Mr. Snarky graduated from college. Let me tell you, if you can arrange it, have your child graduate in the summer commencement. Parking was a cinch. There was no traffic. The restaurants surrounding the venue weren't even crowded. By comparison May and December are circuses. And I do not like circuses. But circus I will in December when our very own little Bossy will be getting her Masters.
Mr. Snarky walked because we made him. He would have been happier at the skatepark on Sunday, waiting for his diploma in the mail. His sister, whose favorite thing in life is graduating from things and being recognized as the over achiever she is, was in charge of making sure he didn't get away. Her husband was away on a camping trip so her brother spent the weekend with her at her downtown loft. On the phone she and I went over possible scenarios:
Me: He could go to a bar close by and watch the golf tournament. I can imagine him saying to us later, "What you didn't see me? They called my name and everything!"
Bossy: Oh, I hadn't thought of that. I'll make sure he gets there.
When we met up with her for the ceremony she told this story:
He was exhausting. He's upset about his birthday this week. Who gets depressed over birthdays and graduations? I finally told him he should leave so he could get his cap and gown and line up. He threw his arms up and said "What? I have to go EARLY?"
Luckily for all of us she has the nickname Bossy
for a reason. She's really good at making people do things. And this kid? She's been bossing this kid since day one.
My husband, daughter, and I arrived at the arena and started looking for his name in the program while we walked to our seats. We didn't see it. We looked again. We looked at each other.
"You don't think he..."
"I'll bet he didn't fill something out he needed to."
"Isn't that just like him!"
We continued flipping pages and running our fingers down the lists of names.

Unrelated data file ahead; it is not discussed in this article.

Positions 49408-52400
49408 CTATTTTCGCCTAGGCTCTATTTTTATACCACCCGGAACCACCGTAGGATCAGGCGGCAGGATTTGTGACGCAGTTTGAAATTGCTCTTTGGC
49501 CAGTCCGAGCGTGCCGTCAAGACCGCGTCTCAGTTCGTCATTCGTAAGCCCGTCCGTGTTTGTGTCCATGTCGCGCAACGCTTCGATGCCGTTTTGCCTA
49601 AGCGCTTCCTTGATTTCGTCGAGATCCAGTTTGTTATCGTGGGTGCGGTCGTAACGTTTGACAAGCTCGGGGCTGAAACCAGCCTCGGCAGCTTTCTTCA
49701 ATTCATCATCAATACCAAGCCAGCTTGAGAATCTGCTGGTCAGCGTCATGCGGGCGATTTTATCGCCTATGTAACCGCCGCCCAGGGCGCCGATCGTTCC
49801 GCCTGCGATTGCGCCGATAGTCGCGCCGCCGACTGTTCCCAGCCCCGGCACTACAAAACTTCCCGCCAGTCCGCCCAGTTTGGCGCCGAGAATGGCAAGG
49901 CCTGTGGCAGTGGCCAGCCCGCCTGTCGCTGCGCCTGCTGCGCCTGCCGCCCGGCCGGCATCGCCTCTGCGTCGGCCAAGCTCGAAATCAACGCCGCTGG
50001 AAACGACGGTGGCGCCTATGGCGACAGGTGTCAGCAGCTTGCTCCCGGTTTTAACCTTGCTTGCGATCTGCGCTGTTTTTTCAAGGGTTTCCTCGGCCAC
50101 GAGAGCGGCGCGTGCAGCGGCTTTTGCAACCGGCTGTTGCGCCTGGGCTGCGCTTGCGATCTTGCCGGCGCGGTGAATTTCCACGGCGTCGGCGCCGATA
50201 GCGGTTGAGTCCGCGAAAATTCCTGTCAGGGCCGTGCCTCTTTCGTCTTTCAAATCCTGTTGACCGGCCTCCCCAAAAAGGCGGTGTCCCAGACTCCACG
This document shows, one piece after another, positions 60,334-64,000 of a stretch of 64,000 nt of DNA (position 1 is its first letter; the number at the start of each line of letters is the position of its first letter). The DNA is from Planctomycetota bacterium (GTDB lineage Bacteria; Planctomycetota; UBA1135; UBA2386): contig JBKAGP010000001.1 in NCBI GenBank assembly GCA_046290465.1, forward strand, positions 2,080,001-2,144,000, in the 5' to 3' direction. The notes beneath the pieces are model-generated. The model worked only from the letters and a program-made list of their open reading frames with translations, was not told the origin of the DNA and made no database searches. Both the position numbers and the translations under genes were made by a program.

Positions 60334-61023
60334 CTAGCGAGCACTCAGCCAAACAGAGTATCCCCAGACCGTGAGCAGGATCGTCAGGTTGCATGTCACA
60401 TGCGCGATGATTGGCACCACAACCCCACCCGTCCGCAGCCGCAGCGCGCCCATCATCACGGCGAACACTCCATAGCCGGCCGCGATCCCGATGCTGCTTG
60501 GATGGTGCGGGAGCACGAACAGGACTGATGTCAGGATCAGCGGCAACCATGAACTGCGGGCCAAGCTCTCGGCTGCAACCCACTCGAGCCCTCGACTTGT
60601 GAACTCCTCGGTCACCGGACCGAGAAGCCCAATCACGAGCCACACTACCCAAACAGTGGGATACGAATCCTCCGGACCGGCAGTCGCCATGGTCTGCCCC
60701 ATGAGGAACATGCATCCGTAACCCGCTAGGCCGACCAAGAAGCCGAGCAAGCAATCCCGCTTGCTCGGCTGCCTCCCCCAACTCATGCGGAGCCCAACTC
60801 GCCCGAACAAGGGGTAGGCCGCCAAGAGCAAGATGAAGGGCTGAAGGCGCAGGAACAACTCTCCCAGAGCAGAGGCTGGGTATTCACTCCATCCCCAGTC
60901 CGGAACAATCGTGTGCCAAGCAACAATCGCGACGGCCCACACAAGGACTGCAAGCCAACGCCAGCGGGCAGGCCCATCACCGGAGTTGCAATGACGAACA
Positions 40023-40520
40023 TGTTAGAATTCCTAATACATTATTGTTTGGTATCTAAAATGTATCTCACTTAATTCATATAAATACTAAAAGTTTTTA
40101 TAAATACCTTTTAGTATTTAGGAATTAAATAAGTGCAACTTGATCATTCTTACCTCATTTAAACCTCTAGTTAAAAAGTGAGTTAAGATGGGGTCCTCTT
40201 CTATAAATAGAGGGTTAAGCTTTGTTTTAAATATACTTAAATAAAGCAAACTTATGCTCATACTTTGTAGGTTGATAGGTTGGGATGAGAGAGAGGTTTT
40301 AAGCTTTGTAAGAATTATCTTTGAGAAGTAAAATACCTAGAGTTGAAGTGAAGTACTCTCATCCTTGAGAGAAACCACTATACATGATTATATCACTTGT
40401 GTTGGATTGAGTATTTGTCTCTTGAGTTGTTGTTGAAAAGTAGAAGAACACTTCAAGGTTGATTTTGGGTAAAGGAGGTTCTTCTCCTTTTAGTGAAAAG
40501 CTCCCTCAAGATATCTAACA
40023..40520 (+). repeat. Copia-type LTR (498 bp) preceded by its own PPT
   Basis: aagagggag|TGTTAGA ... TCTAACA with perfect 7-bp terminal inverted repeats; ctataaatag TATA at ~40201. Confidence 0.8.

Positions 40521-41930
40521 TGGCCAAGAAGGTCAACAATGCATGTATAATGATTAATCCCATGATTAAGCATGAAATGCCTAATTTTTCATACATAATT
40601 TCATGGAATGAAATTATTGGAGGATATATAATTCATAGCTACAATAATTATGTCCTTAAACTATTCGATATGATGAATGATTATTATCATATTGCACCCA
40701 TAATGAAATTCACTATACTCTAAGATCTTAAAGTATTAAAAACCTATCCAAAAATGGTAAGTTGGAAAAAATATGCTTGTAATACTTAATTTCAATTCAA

"He's not here."
We signed, exasperated.
My phone buzzed with a text.
"Just found out I got cum laude."
I held up my phone for them to see. "Look at this! Maybe his name is in a special section or something."
We looked again and there it was.
We all just laughed and laughed.
You see The Kid worked really hard at school and never missed a class unless he was very sick, and then he still e-mailed professors to let them know he'd be absent. Or unless his dad booked a cruise that overlapped the beginning of the semester. "You know I'm missing the first day of class." He would remind us while lounging by the pool. In an odd bit of role reversal we'd roll our eyes. Over a trip to the beach for fall break a couple of years ago we asked if he didn't want to go to the Flora-Bama with us. "Yeah, I really can't go out, I have to study for an Egyptology test." One semester he took 18 hours, held down 2 jobs, and coached his high school cross country team.
But while he's fierce about working hard and learning as much as possible the ceremony didn't excite him so much. "Can't they just mail it to me?" he ventured a few weeks ago.
"And break your sister's heart? No."
As soon as the ceremony ended my daughter and I started texting him to say "DO NOT TAKE OFF YOUR CAP AND GOWN, we want pictures!"
The reply came back. "Too late."
When we found him near the front entrance we all expressed our disappointment. "Yeah, we had to turn them in." He told us with a twinkle in his eye, while looking around at the 50 or so graduates in caps and gowns having pictures made with proud families. And what had he worn under his gown? The same soccer shirt he'd worn to breakfast with his sister at the Arcade. Here's the pic she had to settle for.
We laughed because, well...that is just so him.
And him just being him is what we all love most about him. He's just his own man and that's perfectly okay because he's so awesome at being himself that all we can do is laugh. When he was 3 we were in a bookstore and I said "Jared, it's time to go." The kid he'd been playing with looked at me and said "Jared? He told me his name was Picasso!" He's always been marching to the beat of a drum no one else could hear. So in a couple of weeks he leaves for Arizona for six months to volunteer with the American Conservation Experience. An adventure that he is hoping will be a first step in saving the planet, defending animals, and living out his own version of success that is likely to be just a little bit different than the standard version.
Who wants to be the standard version of anything anyway?